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TO E. D. G.
Dear wandering Ellee, five long nights and days
Of those dear eyes, whose softest glance allays
I wake to thee, my light! unseen too long,
Of circumstance, that keeps thee thus away.
Dear as the light to orbs long blind, shall be The first bright ray thine eyes shall send to me!
TO E. D. G.
Ellee! the sky is dark; and cold and drear
The night-wind groans through many a frozen bough;
Pity the wretch who homeless wanders now, No light to guide him, and no friend to cheer. While the full world holds on its deaf career,
And thoughtless wassail thinks the hours too fast, He lonely struggles with the stormy blast, Or stumbling, makes the icy ground his bier.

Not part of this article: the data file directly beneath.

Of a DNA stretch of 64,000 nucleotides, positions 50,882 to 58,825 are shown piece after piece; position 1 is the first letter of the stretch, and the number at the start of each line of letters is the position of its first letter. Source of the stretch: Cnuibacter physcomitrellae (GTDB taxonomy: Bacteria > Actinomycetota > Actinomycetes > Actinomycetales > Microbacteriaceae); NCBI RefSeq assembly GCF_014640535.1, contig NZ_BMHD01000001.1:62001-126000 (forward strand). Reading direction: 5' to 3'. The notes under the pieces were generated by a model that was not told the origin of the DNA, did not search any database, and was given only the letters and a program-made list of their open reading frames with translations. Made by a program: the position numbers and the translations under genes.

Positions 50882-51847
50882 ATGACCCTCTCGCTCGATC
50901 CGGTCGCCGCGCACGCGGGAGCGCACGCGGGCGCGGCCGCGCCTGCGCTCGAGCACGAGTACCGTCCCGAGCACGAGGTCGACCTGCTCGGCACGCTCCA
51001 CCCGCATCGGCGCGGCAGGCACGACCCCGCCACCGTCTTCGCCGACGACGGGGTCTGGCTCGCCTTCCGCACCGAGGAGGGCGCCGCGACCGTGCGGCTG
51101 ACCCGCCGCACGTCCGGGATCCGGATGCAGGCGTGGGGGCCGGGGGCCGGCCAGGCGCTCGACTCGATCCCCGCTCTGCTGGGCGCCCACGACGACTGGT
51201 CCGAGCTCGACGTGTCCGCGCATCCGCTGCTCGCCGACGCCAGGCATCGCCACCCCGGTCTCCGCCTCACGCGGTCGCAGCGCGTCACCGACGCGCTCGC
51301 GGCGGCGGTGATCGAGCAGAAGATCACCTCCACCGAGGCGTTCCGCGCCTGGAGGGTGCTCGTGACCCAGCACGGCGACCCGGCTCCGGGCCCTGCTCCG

Such, Ellee, I, if thou should'st leave my side, A wanderer lonely in a frozen night,
The life of life henceforth to me denied, My path were darkness, 'mid the noonday light. Earth were too poor to yield a spot so blest, Where, reft of thee, this heart might be at rest.
Poet of the thoughtful brow! far-sighted seer!
Heard from the earth a still sad music rise,
But most thou lov'st, with solemn steps, to take Down through the awful chambers of the soul Thy dreadful way, and hear the billows roll Of that deep ocean, whose far thunders break Upon the everlasting shores, and wake
Echoes that wiser make whom they control.
Thy song sublime the tinkling charms disdains
Or ocean round his rock-bound shores complains.
Of shouting angels and the empyreal thrones," Nor louder Erebus, nor chaos old,
Thy chiefest haunt; but with sublimer tones, Through the dark caverns of the mind are rolled The mighty thunders of thy master lyre.
AN INFANT'S EPISTLE.
Wee Ellee G. thanks auntie A.
Her little head, while round and on it,
Die vitæ 22.
Anno Domini, 1844.